One of the benefits of group meetings is the repetitiveness and regularity of them. So many factors in life are beyond our control, but making the meeting a priority can be within your control. It is your time to decompress, to share with others your feelings, and to be part of a small community. Taking time out for the meetings is a way to occupy our minds with something healthy and productive, when it otherwise might be preoccupied with our mental health issues.
Another reason groups can be good is because they are a form of service. No matter how much or little you contribute, your individual presence at meetings has a significant impact on the others who show up weekly. It is a harmonious relationship that members have with their groups. The sharing that we do is a regular source of service that you provide others and they provide you and it is a strong motivator for staying part of a good group.
You'll also learn more about yourself and what makes you tick, similar to therapy. The readings of the group and sharing that follows them are regular opportunities to learn from others and spot something in their stories that is also in your story. And no matter how many times you go over the material, as life progresses and you have different experiences, you will regularly apply the material to your life.
And finally, one of the absolute best reasons to try a group and see if it works for you...It's Free!
The Research points to the fact that twelve step programs can be extramely effective at improving mental health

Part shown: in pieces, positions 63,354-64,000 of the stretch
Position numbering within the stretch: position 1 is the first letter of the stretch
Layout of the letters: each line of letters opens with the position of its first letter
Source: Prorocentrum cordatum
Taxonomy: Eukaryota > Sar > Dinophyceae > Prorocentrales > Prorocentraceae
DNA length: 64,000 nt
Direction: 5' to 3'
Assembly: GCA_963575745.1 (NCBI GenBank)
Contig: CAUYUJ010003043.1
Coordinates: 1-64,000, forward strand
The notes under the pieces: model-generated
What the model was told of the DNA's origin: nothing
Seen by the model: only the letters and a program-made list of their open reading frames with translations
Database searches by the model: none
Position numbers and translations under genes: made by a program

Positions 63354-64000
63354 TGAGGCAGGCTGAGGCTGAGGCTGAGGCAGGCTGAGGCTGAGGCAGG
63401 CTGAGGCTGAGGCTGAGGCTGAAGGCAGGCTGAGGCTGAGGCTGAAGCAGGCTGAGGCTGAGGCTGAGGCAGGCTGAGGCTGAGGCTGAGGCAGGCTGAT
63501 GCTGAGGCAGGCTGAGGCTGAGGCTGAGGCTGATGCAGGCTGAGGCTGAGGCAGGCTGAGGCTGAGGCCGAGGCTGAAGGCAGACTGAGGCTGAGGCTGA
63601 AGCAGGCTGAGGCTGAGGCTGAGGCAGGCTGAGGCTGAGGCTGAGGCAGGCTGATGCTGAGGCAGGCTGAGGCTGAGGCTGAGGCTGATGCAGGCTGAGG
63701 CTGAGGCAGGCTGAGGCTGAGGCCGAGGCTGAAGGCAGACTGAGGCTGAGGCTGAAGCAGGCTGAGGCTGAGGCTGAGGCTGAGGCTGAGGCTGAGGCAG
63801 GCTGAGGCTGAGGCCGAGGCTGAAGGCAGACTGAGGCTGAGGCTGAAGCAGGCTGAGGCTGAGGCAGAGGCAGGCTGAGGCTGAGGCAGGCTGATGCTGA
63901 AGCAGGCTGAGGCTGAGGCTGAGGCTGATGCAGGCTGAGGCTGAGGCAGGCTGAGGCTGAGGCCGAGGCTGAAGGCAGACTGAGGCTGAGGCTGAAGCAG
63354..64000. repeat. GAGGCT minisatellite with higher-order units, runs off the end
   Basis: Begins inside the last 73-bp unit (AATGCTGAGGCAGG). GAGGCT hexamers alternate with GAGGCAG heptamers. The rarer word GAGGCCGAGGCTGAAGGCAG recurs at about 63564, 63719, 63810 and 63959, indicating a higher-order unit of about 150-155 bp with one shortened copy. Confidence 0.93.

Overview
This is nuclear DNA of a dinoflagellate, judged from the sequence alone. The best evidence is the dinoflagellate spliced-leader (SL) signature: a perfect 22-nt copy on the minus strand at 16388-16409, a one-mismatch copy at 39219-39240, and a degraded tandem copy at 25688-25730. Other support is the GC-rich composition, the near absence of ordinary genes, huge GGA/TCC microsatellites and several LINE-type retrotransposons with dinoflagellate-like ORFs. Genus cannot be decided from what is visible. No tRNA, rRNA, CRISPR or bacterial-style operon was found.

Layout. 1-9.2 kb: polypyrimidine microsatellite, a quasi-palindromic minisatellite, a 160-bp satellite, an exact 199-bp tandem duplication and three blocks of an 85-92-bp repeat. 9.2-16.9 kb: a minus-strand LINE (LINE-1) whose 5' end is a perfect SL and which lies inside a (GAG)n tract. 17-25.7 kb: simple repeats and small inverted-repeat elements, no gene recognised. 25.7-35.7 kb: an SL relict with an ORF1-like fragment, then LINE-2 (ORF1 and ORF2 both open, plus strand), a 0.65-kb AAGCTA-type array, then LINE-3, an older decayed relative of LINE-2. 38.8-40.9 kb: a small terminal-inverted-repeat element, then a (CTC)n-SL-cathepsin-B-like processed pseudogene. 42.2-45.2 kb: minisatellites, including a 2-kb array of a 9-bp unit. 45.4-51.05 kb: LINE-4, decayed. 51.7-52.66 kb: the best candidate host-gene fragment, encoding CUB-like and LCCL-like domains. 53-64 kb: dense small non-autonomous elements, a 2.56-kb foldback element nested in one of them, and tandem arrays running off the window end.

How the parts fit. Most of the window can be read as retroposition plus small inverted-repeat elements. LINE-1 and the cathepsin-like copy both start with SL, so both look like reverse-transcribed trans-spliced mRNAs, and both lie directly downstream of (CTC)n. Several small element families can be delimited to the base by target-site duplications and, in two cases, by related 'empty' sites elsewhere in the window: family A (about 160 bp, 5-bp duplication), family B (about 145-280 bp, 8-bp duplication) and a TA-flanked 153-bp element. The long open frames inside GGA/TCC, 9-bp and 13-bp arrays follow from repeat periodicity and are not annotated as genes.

AA skeptics were confident that by putting AA up against the best professional psychotherapies in a highly rigorous study, Project MATCH would prove beyond doubt that the 12-steps were mumbo jumbo. The skeptics were humbled: Twelve-step facilitation was as effective as the best psychotherapies professionals had developed.
After ten months of participation in a patient-led, professionally supervised social network enhancement group, one-half as many former psychiatric inpatients (N=40) required rehospitalization as did non-participants (N=40). Participants in the patient-led network also had much shorter average hospital stays (7 days vs. 25 days). Furthermore, a higher percentage of members than non-members could function with no contact with the mental health system (53% vs. 23%).
This study found that 82% of 129 members of the Manic Depressive and Depressive Association reported coping better with their illness since joining the self-help group. The longer they were members and the more intensely they were involved with the group, the more their coping had improved. Further, the percentage of members reporting being admitted to a psychiatric hospital before joining the group was 82%, but the percentage reporting hospital admission after joining was only 33%.
Highly involved members of Recovery, Inc. (N=393, mostly female and married), a self-help group for former mental patients, reported no more anxiety about their health than did the general population. Members who had participated for two years or more had the lowest levels of worry and the highest levels of satisfaction with their health. Members also rated their life satisfaction levels as high or higher than did the general public.
Nevertheless, individuals who initially sought help from AA... had 45% lower alcohol-related health care costs over a 3-year period